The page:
In his blog Today’s Inspiration, illustrator and teacher Leif Peng shared some wonderful illustrations by James R. Bingham this past spring.* Of all the work there was one illustration for a Perry Mason story that stuck with me. For The man twisted . . . Bingham marvelously relayed a visual experience I remember from my youth—being in a low-ceilinged dark interior and seeing at the far edge of that space through the room’s windows the bright light-filled openness of the street.
The real action of the illustration focuses on a thug physically accosting a pretty lady working behind the pool hall counter while a second thug sitting in front of the counter keeps watch so they are not seen. Interestingly, there is so much stuff to be seen in this illustration, that it is possible that the viewer might not initially realize that such a dastardly action is taking place. Even though Bingham carefully lights the aggressive action, it is in fact only one of a few highlighted areas of the scene. The victim’s face while grimacing is clearly visible. Her attacker’s face is heavily shadowed making it appear more like a grotesque caricature. His compatriot’s face is turned away from the action, so only the victim’s face is easily read. The unsavory aspect of a pool hall (a place where men gamble in the company of other men) is hinted at via the nude girly calendar hanging on the wall behind the seated man’s head. In the 1957 Broadway musical The Music Man by Meredith Wilson, fly-by-night salesman Harold Hill uses the delivery of a pool table to the local billiard hall to convince local parents that it will only cause “trouble.” As Harold Hill says at the beginning the song, Ya Got Trouble, “. . . either you’re closing your eyes to a situation you do not wish to acknowledge, or you are not aware of the caliber of disaster indicated by the presence of a pool table in your community.”
The clock on the wall to the right of the exit sign reveals that it is five minutes past five o’clock. Since most of the electric lights are still turned off, the interior space is predominantly illuminated from the light coming in through the windows. While the hall’s furnishings and floor look clean, notice the standing ashtray full of cigarette butts in front of the foreground pillar and under the sign that reads “Do Not Sit On Tables.” Pool and billiards have long been considered “thriftless games” like dice and cards** which gives pool halls their disreputable aura.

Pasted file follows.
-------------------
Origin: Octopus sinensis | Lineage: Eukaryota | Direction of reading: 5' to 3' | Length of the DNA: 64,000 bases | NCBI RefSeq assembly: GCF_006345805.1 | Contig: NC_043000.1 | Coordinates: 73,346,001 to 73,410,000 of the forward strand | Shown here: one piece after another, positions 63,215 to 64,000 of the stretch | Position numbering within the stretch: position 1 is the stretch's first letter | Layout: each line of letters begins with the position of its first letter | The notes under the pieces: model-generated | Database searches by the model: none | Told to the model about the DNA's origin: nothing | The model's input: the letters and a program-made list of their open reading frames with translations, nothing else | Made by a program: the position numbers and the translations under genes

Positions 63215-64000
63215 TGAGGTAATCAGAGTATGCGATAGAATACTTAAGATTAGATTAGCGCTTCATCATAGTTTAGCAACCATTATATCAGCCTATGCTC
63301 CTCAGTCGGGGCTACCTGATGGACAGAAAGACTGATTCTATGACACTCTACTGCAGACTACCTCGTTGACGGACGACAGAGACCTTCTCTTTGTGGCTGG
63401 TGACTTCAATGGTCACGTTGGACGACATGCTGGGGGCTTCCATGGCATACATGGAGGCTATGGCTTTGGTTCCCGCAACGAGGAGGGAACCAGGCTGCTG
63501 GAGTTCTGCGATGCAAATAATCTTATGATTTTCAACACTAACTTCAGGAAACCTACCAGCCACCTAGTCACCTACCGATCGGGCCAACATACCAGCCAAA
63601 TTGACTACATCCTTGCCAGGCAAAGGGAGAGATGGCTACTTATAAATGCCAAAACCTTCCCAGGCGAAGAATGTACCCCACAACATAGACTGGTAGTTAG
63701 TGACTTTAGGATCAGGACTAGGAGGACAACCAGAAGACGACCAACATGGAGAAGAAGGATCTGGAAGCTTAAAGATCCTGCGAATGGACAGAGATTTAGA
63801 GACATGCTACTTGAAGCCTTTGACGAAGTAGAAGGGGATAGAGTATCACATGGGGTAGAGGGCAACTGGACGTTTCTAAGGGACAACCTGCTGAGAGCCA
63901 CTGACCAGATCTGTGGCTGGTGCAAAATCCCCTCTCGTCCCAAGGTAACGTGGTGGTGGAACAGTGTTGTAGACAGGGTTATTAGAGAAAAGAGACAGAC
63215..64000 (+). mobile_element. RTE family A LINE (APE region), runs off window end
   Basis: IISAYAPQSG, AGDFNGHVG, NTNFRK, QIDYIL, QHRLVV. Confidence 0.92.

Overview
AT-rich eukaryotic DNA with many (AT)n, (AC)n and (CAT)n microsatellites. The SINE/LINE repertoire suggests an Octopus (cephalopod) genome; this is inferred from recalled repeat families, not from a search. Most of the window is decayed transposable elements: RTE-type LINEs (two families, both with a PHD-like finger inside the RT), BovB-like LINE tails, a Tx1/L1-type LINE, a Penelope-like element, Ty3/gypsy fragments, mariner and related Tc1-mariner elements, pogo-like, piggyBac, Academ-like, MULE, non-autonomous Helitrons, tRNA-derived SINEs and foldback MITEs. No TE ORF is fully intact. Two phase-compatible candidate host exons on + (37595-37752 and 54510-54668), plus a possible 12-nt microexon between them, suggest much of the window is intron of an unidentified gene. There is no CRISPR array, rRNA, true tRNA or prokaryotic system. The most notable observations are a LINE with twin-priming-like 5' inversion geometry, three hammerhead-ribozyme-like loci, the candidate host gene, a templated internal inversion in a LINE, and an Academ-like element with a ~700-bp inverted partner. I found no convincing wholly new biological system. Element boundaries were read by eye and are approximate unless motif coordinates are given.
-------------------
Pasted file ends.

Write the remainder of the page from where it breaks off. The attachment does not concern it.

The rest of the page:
Bingham unites this visually over-laden scene through the repetitive use of the color green. From the green woven billiard cloth (baize not felt) covered pool table to the lower front of a dispensing machine in the middle ground, to the interior green walls and through the windows to the green cars, truck, and roofing out on the street in the background. Over-arching it all and tying the scene together is the reflective yellow-green tone of the pool hall’s tin ceiling.
In addition to the delicious tin ceiling, there are lots of clues that this illustration represents a time past. From the signage for the telephone booth to the left of the front door to the bright blue of the box cooler where either soft drinks or beer is kept chilled. And to keep the image active rather than static, Bingham visually pushed against the many lines and edges receding perfectly into the distant space by positioning the wooden park bench just slightly askew so that its parallel wood slats defy the visually perfect recession within the space. Terrific!
*Leif Peng’s blog, Today’s Inspiration (Wednesday, May 25, 2011) “The Impactful Art of James R. Bingham;” (Thursday, May 26, 2011) “James R. Bingham: War & Peace;” (Wednesday, June 1, 2011) “The Noir Stylings of James R. Bingham;” and (Tuesday, June 14, 2011) “James R. Bingham: ‘Art was his life and the rest of it was sometimes a strain.’” See, http://todaysinspiration.blogspot.com/
** Edmund Spenser, “Mother Hubbard’s Tale” (1591), quoted in Joseph Bennett, Billiards (London: Thomas De La Rue and Co., 1894): ii-iii. Online at http://books.google.com/books?id=aMkLAAAAYAAJ&pg=PR2&hl=en#v=onepage&q&f=false
August 11, 2011
By Joyce K. Schiller, Curator, Rockwell Center for American Visual Studies, Norman Rockwell Museum